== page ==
Engaging employees for change: new rules too?

by Steve Seager on November 30, 2010 . Views: 43

As you know I come in two flavours: strategy and communications director of Storywise and President Elect of the Netherlands chapter of the IABC – the International Association of Business Communicators.

Last Friday I donned my IABC hat and attended the IABC European and Middle East Leadership Institute in Covent Garden in London.

The keynote presentation was from John Smythe, director at ‘Engage for Change‘, a consultancy focused on helping corporations and public institutions engage their employees and leaders to drive performance.

Here’s a summary of the main points of his presentation:

  1. Employee engagement is a major factor in driving organisational performance
  2. Engagement with your job is not the same as engagement with your company
  3. The work situation has changed: portfolio careers have replaced cradle-to-grave careers
  4. Drivers of engagement are your business leader’s footprint, the organisation’s orientation and the worker’s role
  5. Information sharing is power, as opposed to information control
  6. A culture of distributed leadership enables performance
  7. Communication is not the same as engagement!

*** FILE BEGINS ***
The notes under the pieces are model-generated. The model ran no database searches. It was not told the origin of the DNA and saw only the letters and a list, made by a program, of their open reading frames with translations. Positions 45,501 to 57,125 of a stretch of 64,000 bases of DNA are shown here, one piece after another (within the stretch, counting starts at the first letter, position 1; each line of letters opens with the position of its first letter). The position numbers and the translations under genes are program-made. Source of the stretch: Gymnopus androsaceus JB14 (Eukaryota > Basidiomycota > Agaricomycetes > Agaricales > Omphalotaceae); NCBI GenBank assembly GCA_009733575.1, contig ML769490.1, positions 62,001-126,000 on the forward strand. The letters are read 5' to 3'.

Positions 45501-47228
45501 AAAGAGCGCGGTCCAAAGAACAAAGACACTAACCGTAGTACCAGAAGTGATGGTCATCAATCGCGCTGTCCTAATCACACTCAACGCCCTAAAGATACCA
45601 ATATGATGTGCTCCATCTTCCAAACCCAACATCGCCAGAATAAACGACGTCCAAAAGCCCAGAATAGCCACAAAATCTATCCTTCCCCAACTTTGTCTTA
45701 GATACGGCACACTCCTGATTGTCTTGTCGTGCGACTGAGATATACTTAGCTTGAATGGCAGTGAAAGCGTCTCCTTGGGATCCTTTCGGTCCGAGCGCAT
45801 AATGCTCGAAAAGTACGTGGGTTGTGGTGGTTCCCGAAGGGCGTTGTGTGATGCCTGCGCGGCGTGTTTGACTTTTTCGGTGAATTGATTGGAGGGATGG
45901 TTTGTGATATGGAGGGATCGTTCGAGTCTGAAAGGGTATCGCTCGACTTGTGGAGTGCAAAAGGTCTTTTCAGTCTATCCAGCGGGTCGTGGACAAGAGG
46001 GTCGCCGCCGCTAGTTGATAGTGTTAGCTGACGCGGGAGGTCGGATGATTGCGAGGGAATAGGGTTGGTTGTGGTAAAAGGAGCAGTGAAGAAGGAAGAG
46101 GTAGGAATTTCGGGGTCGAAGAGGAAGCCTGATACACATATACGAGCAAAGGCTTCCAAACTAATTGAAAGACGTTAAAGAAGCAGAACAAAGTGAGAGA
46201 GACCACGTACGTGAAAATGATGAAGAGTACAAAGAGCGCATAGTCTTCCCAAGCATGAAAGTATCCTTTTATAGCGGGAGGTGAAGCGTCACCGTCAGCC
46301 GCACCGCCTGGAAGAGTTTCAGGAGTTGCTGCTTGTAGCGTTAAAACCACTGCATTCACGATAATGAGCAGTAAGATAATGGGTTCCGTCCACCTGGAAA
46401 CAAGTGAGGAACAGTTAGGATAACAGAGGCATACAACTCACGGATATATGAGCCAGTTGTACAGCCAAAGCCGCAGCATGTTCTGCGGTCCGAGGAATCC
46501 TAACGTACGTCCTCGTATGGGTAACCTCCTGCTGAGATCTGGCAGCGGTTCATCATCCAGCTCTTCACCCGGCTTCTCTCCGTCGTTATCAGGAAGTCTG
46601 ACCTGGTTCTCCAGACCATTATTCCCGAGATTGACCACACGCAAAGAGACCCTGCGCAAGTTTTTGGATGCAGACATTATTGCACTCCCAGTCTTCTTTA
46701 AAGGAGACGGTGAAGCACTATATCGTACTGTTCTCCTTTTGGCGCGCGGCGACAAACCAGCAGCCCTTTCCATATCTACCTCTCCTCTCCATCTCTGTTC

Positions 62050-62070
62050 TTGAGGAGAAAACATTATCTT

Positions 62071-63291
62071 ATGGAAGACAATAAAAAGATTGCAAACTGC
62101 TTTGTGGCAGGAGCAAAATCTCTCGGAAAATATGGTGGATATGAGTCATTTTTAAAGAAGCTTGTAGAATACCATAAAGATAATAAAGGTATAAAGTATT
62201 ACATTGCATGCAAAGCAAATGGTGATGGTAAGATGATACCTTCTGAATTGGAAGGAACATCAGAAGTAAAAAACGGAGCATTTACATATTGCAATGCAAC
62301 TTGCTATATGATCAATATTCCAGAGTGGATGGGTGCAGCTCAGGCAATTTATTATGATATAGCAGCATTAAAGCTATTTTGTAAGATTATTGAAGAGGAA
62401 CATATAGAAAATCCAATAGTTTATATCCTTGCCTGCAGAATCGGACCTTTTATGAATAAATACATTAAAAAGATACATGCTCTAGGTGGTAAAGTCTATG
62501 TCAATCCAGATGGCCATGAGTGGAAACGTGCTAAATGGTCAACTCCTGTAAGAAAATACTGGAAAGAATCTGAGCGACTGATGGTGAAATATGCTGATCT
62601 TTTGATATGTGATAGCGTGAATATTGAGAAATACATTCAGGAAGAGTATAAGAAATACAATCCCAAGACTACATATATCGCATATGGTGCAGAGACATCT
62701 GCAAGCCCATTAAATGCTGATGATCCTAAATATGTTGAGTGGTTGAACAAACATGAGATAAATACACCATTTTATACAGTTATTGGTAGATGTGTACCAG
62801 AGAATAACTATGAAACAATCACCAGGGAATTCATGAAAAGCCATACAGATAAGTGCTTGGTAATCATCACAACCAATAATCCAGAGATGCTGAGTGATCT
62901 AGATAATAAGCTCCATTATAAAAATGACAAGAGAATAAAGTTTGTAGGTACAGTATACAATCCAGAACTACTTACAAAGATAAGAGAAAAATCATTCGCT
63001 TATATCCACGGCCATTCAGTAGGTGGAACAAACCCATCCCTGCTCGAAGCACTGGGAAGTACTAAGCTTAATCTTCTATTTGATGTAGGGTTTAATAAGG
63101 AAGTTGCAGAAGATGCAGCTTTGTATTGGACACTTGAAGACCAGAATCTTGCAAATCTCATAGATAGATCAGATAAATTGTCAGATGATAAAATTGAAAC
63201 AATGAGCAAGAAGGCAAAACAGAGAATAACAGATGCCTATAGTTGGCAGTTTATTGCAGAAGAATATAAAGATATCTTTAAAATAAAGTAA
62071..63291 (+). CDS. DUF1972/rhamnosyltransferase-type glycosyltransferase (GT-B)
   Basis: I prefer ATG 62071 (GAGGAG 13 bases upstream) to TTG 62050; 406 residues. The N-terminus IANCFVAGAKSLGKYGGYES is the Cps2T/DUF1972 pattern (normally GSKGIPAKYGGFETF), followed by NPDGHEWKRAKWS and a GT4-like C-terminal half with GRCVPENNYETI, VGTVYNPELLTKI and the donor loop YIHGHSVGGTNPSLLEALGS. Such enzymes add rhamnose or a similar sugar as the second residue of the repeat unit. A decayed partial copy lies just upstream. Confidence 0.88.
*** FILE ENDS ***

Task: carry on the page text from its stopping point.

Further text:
8. There are 10 building blocks for engagement
  9. Leadership philosophy is the starting point, programme and process second
  10. All leaders, managers and supervisors are ‘chief engagement officers’
  11. Change interventions should flip the top down hierarchy
  12. Engagement should be created as an integral part of strategy, not as an exercise in itself

The full presentation is below.

What do you think?

Is this a useful model for matrix organisations? What about when (as our Danish IABC EME-LI participants pointed out) specific national culture predetermines a social, collaborative, participative workstyle? What about when an industry business model and processes are built upon a strict hierarchy? Is this still a useful model?

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